Gabriel Russo of Dahlonega, Ga., remembers spending summers visiting with his grandparents on Park Avenue in Hoboken as a child. They were great times, filled with family, friends, and special moments.
So it was a homecoming of sorts for Russo, 60, when he was crowned winner of the eighth annual Sinatra Idol Contest on June 12 in the DeBaun Auditorium at the Stevens Institute of Technology.
Russo won in a sing-off over Charles Stayduhar Jr. of Pittsburgh, Pa., after the two had tied following judges’ voting. Russo’s rendition of “Come Fly with Me” clinched the victory for him.
Russo, an artist and murals painter, came to Hoboken with the goal of winning the contest, and was overjoyed when he did.
“There’s no reason to do it if you don’t come prepared to win it,” he said.
Russo had spent two weeks every summer with his grandparents in Hoboken until he was 15 years old.
“My family ate, drank, and slept Sinatra,” he said. “His was practically the only voice I heard from a Victrola (record player) for the first years of my life.”
In 1960, when just eight years old, Russo started singing with his father in night clubs. He has performed on and off since then, and wears the tuxedos of his dad, now deceased, during his engagements.
Thirteen others competed for the vaunted Sinatra Idol title, including Humphrey Uddoh of Jersey City and Joe Vozzella of Bayonne.
Mario Cruz of Guttenberg, last year’s winner, began the evening, performing “You Will be My Music” and “All the Way” and passed the trophy on to the 2014 winner.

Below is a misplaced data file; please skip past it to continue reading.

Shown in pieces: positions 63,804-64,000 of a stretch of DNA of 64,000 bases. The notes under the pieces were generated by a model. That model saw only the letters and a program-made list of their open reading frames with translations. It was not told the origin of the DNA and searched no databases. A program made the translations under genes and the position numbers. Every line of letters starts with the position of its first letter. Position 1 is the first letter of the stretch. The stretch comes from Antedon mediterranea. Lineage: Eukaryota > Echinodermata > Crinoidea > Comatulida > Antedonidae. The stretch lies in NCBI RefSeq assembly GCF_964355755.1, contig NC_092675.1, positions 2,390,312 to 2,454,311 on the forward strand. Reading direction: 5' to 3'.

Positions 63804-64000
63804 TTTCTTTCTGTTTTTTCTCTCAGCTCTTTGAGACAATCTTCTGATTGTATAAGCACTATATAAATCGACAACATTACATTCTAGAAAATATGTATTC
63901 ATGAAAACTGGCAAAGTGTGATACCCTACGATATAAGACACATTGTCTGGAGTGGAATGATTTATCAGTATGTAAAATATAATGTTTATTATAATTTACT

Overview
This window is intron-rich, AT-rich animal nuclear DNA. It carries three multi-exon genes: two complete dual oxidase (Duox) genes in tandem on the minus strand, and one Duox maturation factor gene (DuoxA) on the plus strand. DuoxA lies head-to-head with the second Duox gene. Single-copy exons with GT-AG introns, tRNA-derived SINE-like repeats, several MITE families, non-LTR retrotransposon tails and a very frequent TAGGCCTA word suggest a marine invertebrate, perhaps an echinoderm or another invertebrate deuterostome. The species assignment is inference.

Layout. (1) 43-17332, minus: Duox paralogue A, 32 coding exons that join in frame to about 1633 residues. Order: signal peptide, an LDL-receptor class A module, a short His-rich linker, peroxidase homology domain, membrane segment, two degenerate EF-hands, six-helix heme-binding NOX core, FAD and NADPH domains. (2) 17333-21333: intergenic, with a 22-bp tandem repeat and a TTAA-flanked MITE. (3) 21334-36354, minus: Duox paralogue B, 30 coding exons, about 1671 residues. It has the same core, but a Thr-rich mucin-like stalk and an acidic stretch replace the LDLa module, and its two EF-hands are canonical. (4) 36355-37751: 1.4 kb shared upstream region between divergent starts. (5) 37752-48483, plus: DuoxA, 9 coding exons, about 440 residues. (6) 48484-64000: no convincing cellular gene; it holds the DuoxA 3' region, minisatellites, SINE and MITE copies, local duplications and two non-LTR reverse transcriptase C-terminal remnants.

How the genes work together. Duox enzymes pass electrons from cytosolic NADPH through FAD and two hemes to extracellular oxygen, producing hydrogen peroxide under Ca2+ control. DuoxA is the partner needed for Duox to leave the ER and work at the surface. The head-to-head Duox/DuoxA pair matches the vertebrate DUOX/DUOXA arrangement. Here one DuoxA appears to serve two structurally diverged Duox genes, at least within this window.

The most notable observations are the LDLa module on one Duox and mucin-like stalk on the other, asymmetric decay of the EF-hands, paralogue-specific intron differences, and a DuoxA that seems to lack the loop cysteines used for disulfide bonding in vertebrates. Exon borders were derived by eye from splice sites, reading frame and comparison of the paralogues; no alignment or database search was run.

This year’s event featured the contest’s first-ever woman entrant, Alexa Marino of the Morganville section of Marlboro. In addition to Georgia and New Jersey, the performers hailed from New York, Pennsylvania, Delaware, Maryland, and Florida.
Uddoh loved Sinatra’s music from childhood, but his interest was interrupted during his college years when he lost his singing ability due to smoking. Smoke free for the last few years, Uddoh has reacquired his skill and his desire to emulate his idol.
Vozzella has been a professional singer for years, performing the tunes of Jay Black, the Duprees, and the Stylistics. Last year, he had the opportunity to sing with Larry Chance and the Earls.
Judges were “Brother Biggie,” Michael Yaccarino, owner of Biggie’s Clam Bar; Jimmy Farina, Hoboken city clerk; Bill LaRosa, director of Hudson County Cultural Affairs & Heritage Affairs/Tourism Development; and Diana London and Florence Pape, both of the Hudson Theatre Ensemble.
The main sponsor of the event was Muller Insurance.
Geri Fallo, Hoboken administrator of cultural affairs, and Gary Simpson emceed the competition.
Fallo said that next year will be the “Sinatra Centennial,” when “Ol’ Blue Eyes” would have turned 100 years old, so an even bigger observance is being planned. She asked anyone with ideas or volunteer time to contact her at (201) 420-2207.
Joseph Passantino may be reached at JoePass@hudsonreporter.com.